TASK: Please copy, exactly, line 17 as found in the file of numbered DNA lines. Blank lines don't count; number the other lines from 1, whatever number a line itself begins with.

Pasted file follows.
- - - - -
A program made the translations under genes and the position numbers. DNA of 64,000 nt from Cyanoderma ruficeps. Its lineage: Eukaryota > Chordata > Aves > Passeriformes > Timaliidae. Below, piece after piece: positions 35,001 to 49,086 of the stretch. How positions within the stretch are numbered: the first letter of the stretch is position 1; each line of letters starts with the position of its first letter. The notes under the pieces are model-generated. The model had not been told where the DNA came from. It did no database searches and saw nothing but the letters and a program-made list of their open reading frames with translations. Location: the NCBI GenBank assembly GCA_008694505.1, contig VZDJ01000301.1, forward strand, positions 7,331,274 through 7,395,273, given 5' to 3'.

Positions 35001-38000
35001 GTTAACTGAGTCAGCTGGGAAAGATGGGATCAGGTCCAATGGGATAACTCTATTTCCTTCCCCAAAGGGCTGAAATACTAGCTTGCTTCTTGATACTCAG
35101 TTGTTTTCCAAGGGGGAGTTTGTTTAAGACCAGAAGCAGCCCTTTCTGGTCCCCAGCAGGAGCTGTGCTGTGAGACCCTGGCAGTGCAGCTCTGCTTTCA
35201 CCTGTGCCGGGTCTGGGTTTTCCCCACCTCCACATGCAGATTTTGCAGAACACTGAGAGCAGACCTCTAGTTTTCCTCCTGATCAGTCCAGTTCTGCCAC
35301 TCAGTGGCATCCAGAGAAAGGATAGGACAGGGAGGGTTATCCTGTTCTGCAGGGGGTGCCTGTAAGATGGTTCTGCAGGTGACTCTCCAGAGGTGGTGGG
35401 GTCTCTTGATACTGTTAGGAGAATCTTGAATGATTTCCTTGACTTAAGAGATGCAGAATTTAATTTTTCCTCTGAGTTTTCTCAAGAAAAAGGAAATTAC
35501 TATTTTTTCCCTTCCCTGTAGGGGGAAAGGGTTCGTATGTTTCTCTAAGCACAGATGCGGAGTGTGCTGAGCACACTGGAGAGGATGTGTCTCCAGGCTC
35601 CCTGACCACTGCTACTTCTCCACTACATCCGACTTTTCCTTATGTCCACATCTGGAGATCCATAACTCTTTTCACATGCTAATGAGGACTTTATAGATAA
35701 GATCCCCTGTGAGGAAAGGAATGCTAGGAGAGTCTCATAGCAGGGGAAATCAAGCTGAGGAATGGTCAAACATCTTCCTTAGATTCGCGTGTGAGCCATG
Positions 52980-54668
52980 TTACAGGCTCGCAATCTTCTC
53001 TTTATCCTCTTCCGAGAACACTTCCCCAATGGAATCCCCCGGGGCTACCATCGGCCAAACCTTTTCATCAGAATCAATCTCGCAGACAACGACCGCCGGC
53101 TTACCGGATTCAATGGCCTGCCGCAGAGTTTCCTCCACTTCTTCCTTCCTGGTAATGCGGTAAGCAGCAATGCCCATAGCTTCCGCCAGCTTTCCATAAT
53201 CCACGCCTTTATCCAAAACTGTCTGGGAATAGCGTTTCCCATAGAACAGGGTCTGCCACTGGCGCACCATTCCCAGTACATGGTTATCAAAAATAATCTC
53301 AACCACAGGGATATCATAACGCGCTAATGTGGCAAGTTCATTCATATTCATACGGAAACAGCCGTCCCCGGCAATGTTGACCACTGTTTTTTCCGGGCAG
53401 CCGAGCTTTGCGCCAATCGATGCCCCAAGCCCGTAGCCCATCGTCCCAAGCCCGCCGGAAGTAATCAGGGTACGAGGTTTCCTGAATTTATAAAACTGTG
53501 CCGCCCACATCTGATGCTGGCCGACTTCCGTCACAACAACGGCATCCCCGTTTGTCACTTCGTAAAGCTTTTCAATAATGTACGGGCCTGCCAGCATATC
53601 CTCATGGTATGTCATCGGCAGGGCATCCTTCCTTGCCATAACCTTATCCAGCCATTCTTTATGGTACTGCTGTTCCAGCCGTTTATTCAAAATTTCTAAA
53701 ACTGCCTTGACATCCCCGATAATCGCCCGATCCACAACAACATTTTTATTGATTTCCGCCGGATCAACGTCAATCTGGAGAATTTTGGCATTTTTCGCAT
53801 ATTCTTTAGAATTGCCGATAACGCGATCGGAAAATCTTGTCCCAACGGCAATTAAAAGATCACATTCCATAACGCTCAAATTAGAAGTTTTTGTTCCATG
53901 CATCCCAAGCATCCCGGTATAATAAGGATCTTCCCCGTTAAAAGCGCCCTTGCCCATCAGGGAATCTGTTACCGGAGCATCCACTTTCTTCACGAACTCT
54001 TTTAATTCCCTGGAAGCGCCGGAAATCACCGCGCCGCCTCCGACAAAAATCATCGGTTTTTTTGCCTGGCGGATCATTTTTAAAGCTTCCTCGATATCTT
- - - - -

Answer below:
53401 CCGAGCTTTGCGCCAATCGATGCCCCAAGCCCGTAGCCCATCGTCCCAAGCCCGCCGGAAGTAATCAGGGTACGAGGTTTCCTGAATTTATAAAACTGTG